The Every Student Succeeds Act: Theory vs. Practice — and Why Closing the ‘Parent Gap’ Is Key to Building an Educated Workforce
This piece is part of a series on engaging parents and families under the Every Student Succeeds Act, examining from parents’ perspectives how districts and schools can best use new funding to make parents partners in improving education in their communities, and how to measure whether those efforts are working. Click through the grid below to read essays from parents across the country.
I’ve spent more than 15 years serving on boards of my kids’ parent organizations, working concession stands, managing websites, and producing weekly newsletters, in part to help the school but also to ensure each school had minority representation. No one engaged or involved me — and quite possibly some didn’t want me.
Numerous studies over several decades illuminate the importance of parents’ roles in partnering with schools to successfully educate children, and the history of federal education laws reveals a growing pattern of expectations that parents should be included in the decision-making process.
Educators and policymakers are quick to say parents must be part of the equation, and the Every Student Succeeds Act, like the No Child Left Behind law before it, requires states and schools to figure out a way to make it happen. ESSA even replaces parent “involvement” with “engagement” in an effort to shepherd efforts toward more meaningful outreach.
In the great state of Tennessee, education officials expertly crafted a plan — Tennessee Succeeds — that passed muster on the first round of ESSA submissions. Tucked away somewhere in the middle of Tennessee Succeeds are three and a half pages of promises and best practices to aid districts in effective family outreach. From engaging hard-to-reach families to fostering Academic Parent-Teacher Teams to nurturing migrant families, Tennessee’s plan leaves no stone unturned in deciding whom to reach and what programs and funding are required to achieve those goals. Still, even with the best-laid plans, full parent participation is an elusive goal for most schools, particularly in distressed communities.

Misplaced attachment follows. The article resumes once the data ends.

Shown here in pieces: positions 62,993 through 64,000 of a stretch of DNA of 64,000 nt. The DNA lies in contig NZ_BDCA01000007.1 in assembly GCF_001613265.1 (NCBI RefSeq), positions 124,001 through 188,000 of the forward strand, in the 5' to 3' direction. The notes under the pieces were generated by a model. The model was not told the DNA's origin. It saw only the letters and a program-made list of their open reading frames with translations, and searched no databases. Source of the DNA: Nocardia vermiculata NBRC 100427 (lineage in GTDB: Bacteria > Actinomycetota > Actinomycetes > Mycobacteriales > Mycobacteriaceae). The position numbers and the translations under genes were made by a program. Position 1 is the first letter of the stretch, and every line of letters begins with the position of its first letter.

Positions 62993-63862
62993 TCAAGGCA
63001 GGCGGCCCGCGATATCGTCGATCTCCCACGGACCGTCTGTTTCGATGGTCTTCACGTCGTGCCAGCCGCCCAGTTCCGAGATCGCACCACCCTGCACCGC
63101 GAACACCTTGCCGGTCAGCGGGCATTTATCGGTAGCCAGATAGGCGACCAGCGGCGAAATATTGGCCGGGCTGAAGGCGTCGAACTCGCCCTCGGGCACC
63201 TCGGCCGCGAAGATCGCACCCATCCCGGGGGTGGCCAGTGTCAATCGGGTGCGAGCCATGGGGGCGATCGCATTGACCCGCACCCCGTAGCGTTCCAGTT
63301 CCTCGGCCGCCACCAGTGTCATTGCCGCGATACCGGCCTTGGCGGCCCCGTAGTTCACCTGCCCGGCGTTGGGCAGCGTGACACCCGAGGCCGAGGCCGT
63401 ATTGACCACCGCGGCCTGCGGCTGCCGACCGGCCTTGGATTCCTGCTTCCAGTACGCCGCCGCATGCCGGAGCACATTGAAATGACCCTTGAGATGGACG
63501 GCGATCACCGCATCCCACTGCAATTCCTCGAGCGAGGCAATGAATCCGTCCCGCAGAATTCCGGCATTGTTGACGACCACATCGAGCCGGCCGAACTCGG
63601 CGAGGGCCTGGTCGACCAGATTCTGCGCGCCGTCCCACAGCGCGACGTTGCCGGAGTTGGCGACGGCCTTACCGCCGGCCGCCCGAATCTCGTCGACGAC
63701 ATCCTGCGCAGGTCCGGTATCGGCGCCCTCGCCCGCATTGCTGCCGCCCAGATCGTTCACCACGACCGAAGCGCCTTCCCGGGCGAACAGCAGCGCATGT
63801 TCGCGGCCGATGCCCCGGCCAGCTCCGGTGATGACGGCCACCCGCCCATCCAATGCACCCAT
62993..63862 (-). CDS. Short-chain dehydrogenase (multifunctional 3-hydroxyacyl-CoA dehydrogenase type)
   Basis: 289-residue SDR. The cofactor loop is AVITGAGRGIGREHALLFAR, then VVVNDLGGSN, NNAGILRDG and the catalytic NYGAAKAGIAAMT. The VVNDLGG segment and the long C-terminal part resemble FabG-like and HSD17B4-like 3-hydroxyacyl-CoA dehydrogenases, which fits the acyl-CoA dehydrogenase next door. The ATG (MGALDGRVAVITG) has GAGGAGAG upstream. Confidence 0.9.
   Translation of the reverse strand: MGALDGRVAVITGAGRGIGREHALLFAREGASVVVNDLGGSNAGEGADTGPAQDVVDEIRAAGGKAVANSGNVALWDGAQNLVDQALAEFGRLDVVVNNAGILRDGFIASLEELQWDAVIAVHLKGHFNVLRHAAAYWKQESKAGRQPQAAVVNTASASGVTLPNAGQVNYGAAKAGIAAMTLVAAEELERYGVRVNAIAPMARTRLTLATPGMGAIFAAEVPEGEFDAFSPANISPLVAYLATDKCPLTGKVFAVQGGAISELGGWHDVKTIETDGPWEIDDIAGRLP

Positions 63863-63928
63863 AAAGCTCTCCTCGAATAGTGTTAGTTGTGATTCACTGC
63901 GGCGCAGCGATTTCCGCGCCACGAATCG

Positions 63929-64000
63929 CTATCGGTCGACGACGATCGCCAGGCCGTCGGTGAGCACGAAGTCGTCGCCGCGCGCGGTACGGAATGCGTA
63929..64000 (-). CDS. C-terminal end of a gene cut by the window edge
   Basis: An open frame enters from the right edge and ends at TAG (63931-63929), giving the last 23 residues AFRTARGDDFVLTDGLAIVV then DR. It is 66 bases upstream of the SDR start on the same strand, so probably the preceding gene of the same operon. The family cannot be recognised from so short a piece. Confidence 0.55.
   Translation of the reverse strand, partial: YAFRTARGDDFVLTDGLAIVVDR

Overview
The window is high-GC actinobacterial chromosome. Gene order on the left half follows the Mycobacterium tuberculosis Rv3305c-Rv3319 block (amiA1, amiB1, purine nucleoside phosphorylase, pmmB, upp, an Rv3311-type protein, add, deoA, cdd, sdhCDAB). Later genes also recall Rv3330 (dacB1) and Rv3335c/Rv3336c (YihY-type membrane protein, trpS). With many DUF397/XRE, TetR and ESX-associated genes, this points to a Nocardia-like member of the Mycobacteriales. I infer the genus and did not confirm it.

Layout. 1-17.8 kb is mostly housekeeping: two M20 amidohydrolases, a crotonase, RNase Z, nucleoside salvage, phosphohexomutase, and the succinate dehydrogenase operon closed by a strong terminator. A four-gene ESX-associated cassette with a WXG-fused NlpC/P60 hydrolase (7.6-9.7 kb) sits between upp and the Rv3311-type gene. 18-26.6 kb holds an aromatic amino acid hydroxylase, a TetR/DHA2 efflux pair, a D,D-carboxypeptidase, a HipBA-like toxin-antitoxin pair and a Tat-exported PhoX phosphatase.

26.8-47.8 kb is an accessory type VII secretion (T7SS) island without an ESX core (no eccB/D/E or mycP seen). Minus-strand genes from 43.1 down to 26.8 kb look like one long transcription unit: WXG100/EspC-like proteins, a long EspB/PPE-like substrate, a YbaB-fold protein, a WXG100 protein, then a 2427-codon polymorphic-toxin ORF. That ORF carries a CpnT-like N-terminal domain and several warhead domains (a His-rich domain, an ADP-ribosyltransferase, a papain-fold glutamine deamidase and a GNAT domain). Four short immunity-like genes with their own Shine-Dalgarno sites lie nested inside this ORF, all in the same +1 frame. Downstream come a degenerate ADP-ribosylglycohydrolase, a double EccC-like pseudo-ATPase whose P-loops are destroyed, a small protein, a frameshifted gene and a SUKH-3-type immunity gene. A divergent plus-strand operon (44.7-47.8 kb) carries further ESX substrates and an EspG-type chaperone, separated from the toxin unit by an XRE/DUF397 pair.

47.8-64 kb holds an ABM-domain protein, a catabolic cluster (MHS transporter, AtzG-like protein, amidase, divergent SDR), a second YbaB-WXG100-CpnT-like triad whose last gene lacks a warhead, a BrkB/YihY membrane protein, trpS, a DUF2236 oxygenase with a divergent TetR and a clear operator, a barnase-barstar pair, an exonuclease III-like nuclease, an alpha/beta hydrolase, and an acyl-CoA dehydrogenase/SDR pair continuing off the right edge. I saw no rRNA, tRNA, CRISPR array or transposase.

Even as NCLB and ESSA have ramped up the family engagement conversation with much-needed federal dollars attached to well-meaning edicts, still missing are those things sure to transform rhetoric into reality.
Education leaders must abstain from the age-old act of making assumptions about certain parents and offer an authentic invitation to partner, make clear requests of parents, and seek to remove barriers to engagement.
Somewhere between law and practice there should be baked into the culture of a school district the notion that parents get equal billing in this “education thing” — that parent outreach is not a program but a strategy toward educational excellence.
Intentional inclusion is not one-size-fits-all and requires diverse and innovative approaches. For example, in Chattanooga, two teachers recognized the district’s inability to reach disadvantaged families, so one of the teachers purchased a bus, equipped it with instructional materials, and hit the road. The Passage travels to the communities of their students and provides tutoring and assistance to parents. While recognizing barriers many parents face, these teachers understand the importance of family buy-in and have selflessly invested personal dollars and sweat equity to include families.